Once we have \(\mathbf{N}\), which will be a \(|\mathcal{C}| \times |\mathcal{C}'|\) matrix, we recognize that we have something very close to joint probability mass function that tells us the probability that a node, chosen at random from our network, lies in community \(k\) and community \(k'\). To get there, we just need to divide all of the entries in \(\mathbf{N}\) by \(|V|\), the number of nodes in our network. This does give us an (empirical) probability mass function \[p(k, k') = \frac{1}{|V|}(\mathbf{N})_{k k'}.\]

What sort of question do we want to ask using this distribution? Remember our motivating question: how different are the partitions induced by the two community detection algorithms? If they're very different, knowing what community a node is in from partition \(|\mathcal{C}|\) shouldn't tell you what community the node is in \(|\mathcal{C}|\). On the other hand, if the induced partitions are very similar, then the opposite is the case: knowing the community from one partition might completely fix the community from the other partition. (Say, if the two partitions are identical.) We're talking about knowledge and 'surprise,' so it shouldn't be too shocking that the way we'll formalize this intuition is via (what else?) information theory.

Jumping to the punchline, the quantity we're interested in is called the variation of information between two random variables \(X\) and \(Y\), and we'll denote it by \(VI[X; Y]\). For our problem, \(X \in \{ 1, 2, \ldots, |\mathcal{C}|\}\) is the community from \(\mathcal{C}\) for a node chosen at random from the network, and \(Y \in \{ 1, 2, \ldots, |\mathcal{C}'|\}\) is the community from \(\mathcal{C}'\) for a node chosen at random. Thus, we see that \(p(k, k')\) is exactly the joint distribution for \((X, Y)\), that is \[ P(X = k, Y = k') = p(k, k'),\] since we've assumed that each node is chosen with equal probability.

We saw how to represent the relationship between information theoretic quantities using information diagrams, a particular application of Venn diagrams. Variation of information makes up a simple portion of the information diagram: it's the non-overlapping portions of the Venn diagram,

From this, we can see that there are various equivalent definitions of variation of information, in particular \[\begin{align} VI[X; Y] &= H[X | Y] + H[Y | X] \\ &= H[X] + H[Y] - 2 I[X; Y] \\ &= H[X, Y] - I[X; Y]. \end{align}\]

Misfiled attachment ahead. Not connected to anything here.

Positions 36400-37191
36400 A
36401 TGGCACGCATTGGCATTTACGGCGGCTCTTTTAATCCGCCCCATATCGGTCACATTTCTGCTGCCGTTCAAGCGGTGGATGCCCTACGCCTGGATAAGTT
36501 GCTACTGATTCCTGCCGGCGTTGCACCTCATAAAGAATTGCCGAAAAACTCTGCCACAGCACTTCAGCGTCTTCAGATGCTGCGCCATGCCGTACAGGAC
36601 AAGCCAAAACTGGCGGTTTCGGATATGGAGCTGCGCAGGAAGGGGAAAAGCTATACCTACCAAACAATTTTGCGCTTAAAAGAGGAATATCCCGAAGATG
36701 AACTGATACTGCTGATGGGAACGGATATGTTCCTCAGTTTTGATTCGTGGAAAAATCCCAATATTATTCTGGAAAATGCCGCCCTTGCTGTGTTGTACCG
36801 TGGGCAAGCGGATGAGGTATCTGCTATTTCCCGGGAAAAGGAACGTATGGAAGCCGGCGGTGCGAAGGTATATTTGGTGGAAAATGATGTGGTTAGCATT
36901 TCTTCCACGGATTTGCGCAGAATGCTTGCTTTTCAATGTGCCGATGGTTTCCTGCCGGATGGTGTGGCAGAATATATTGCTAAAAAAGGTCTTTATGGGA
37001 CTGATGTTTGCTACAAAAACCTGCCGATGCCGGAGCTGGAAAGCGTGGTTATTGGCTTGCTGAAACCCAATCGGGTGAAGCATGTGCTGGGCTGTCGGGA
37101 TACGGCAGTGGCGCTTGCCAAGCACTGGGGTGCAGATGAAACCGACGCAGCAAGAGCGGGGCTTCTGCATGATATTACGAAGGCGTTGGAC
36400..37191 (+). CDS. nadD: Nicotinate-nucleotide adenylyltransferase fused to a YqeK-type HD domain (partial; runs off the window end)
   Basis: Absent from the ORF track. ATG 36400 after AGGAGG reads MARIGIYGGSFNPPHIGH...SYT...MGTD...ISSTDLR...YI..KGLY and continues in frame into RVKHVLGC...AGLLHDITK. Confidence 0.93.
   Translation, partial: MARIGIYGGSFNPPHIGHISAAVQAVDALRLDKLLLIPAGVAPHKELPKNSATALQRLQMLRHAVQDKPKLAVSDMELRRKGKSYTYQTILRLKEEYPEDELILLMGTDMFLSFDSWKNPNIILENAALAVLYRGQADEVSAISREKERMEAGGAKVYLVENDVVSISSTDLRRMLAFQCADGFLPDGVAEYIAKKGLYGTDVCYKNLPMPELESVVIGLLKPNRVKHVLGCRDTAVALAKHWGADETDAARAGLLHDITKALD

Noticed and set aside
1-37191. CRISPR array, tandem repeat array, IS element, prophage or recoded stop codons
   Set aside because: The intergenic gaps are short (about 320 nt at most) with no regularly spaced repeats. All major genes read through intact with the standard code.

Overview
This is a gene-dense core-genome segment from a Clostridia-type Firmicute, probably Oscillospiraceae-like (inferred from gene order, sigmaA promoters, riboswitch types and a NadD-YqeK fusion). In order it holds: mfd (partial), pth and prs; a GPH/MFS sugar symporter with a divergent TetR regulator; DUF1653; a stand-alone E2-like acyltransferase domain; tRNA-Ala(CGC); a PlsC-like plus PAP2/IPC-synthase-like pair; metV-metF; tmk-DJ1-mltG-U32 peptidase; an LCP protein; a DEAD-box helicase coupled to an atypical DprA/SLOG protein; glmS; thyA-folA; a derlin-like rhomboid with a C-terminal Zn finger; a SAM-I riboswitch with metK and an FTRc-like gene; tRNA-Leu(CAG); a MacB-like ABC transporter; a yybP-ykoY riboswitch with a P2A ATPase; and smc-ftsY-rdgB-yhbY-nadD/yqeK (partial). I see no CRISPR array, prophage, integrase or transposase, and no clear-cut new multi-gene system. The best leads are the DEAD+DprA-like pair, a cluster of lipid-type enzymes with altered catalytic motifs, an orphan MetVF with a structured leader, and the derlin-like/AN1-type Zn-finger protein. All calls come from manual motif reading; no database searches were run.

Thinking about this, we see that variation of information will be maximal when \(X\) tells us nothing about \(Y\) and \(Y\) tells us nothing about \(X\) (the two circles are disjoint, so their mutual information is zero), which is precisely when the two partitions are as different as possible. Similarly, the variation of information is zero when the two circles completely overlap.

We saw that, almost by construction, variation of information matches the intuitive definition we might come up with for defining similarity between two partitions. But it also satisfies a bunch of nice mathematical properties. For example, it's a metric on the space of possible partitions, in the formal sense: it's non-negative, symmetric, and satisfies the triangle inequality. This means that it really does match our intuition of distance (since the concept of a metric is just a formalization of this intuition). Moreover, we can bound it above by \(2 \log_{2}{|V|}\), so we can normalize it between 0 and 1, everyone's favorite continuum.

  1. Two examples: how do you compute the density of a random variable after application of a non-monotonic transformation? How is the survival function used to compute expectations? These now show up (when logged in under my Google account) on the top page. And given the traffic to my website, a lot of people find the second result (the 'Darth Vader rule') useful. I owe the internet this. I used to end up at this site every time I wanted to write a piecewise function in LaTeX.

  2. Though this isn't always called for. See this paper by Aaron Clauset on the pitfalls and perils of using modularity maximization in real-world contexts. This paper should be required reading for anyone interested in community detection!